This week’s Flick of the Week takes us with Ron Howard from American Graffiti to the first directorial “big picture film” about “failed” Apollo moon mission, Apollo 13.
After finishing up Happy Days, Howard turned to directing – most likely because he realised his best acting work would come in The Simpsons . Ron Howard is a director for whom the phrase “workmanlike” is a pretty oft used description. Your pulse doesn’t get racing at the words “a new film by Ron Howard”; he’s no Scorsese, Spielberg or Ridley Scott. He doesn’t go over the top huge like James Cameron, the closest he probably is in spirit to is Clint Eastwood – both do good solid work, but perhaps Clint has the advantage of age and experience that puts him above Howard.
Apollo 13 is a perfect example of Ron Howard’s work. It is a good story, it is told well, but it doesn’t feel too life changing. When it was released it was often compared by critics to Phillip Kauffmann’s The Right Stuff, and mostly poorly, not because Apollo 13 is bad, but because it is just so safe. The script does all the right things, it has all the characters saying the right words to make everyone feel proud to be American etc etc… and it’s a good two hours of entertainment. But it just lacks… something... call it art.
Howard’s resume is full of such films – Working Class Man, Backdraft, The Paper, EdTV, A Beautiful Mind. They’re all good films, but seriously, no one has ever said, sorry I can’t go out tonight, Backdraft is on TV. This century he has improved (though I can’t really comment on the Da Vinci Code films): Cinderella Man was an impressive sports film (put it this way, it is much better than Clint Eastwood’s latest, Invictus) and Frost/Nixon is easily his best film.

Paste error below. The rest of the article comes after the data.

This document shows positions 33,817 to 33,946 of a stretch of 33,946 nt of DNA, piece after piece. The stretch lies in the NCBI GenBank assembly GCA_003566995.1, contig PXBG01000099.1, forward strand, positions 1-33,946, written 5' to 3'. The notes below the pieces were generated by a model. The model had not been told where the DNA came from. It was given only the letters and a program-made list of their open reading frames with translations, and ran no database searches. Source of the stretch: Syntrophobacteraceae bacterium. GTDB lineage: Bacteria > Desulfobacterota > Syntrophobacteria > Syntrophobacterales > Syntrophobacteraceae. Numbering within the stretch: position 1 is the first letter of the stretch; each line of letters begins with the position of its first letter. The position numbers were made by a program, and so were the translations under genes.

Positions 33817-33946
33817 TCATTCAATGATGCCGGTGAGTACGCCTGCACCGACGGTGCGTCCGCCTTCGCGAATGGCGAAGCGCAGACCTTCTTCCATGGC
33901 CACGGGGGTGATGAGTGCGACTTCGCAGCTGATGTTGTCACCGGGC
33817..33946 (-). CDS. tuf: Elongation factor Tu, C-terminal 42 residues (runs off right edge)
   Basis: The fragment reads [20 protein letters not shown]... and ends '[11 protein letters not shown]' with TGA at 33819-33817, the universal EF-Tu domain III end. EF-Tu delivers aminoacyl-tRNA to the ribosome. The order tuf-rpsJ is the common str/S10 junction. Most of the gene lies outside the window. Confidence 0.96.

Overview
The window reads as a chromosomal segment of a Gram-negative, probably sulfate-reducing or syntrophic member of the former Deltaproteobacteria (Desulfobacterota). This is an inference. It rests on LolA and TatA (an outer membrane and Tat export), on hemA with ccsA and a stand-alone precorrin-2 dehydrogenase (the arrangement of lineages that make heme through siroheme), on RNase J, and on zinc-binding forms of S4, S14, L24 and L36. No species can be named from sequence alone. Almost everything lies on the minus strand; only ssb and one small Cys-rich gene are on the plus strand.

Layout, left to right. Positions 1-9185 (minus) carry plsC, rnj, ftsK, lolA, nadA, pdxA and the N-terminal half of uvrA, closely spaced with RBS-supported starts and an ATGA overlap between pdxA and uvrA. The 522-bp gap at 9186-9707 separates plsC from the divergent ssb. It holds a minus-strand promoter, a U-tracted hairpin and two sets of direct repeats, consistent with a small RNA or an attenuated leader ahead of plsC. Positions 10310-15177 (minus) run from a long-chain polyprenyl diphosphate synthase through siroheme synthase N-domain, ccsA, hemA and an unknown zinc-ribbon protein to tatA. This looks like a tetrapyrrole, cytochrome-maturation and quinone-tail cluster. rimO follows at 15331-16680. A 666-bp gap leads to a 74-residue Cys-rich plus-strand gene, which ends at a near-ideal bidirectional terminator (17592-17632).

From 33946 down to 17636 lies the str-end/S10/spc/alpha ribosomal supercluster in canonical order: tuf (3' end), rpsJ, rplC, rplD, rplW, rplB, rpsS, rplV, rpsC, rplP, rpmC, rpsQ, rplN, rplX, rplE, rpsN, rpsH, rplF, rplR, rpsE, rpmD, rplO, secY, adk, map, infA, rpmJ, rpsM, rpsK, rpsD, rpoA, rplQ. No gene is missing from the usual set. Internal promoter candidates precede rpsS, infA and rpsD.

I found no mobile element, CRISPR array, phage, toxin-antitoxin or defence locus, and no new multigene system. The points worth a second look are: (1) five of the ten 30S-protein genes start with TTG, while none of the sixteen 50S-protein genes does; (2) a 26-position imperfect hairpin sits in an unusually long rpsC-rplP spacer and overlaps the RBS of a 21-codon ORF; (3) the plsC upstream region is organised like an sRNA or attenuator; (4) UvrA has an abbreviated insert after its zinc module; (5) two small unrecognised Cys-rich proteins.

Apollo 13 starred Tom Hanks in the middle of his greatest most popular actor in the world period. Check this out for a run of films from 1993 to 2000:
A League of Their Own (“Nobody cries in baseball!!”)
Sleepless in Seattle
Forrest Gump (Oscar)
Saving Private Ryan
You’ve Got Mail
The Green Mile
Toy Story 2
Look, I hate The Green Mile, and have serious issues with Saving Private Ryan, but geez, what a run. No one has ever had a run like it: 11 films, and all 11 were successful, and pretty much stand up well today – ok You’ve Got Mail is dated, but it’s still good rom-com work. At this point Hanks was called “this generation's James Stewart”, which was disingenuous to both actors – because while Stewart was perhaps the greatest film actor of his time (maybe all-time) even he never had a run like Hanks’s (mostly because he was around in the studio era where you had to appear in some B pictures). Let’s just hope Hanks doesn’t end up appearing in films of the calibre of Airport 77 when he gets old.
Apollo 13 also has a great cast full of what Bill Simmons calls “that guy from” actors. There’s Clint Howard (who is the brother of Ron, and consequently is in many of his films), Chris Ellis , Loren Dean, and Joe Spano. It also boasts a great supporting cast of Kevin Bacon, Gary Sinise, Bill Paxton and Ed Harris (who was actually in The Right Stuff).
All in all it’s a good film, that was probably unlucky to lose the Best Picture Oscar to Braveheart (though I wouldn’t have given it to either film). It tells a story that you know the ending of well, keeping up good suspense, and has fine acting. Sure it’s not life changing, but not every film needs to be, and at least this is one film that you might find yourself saying, “hey Apollo 13 is on TV, let’s watch that. ”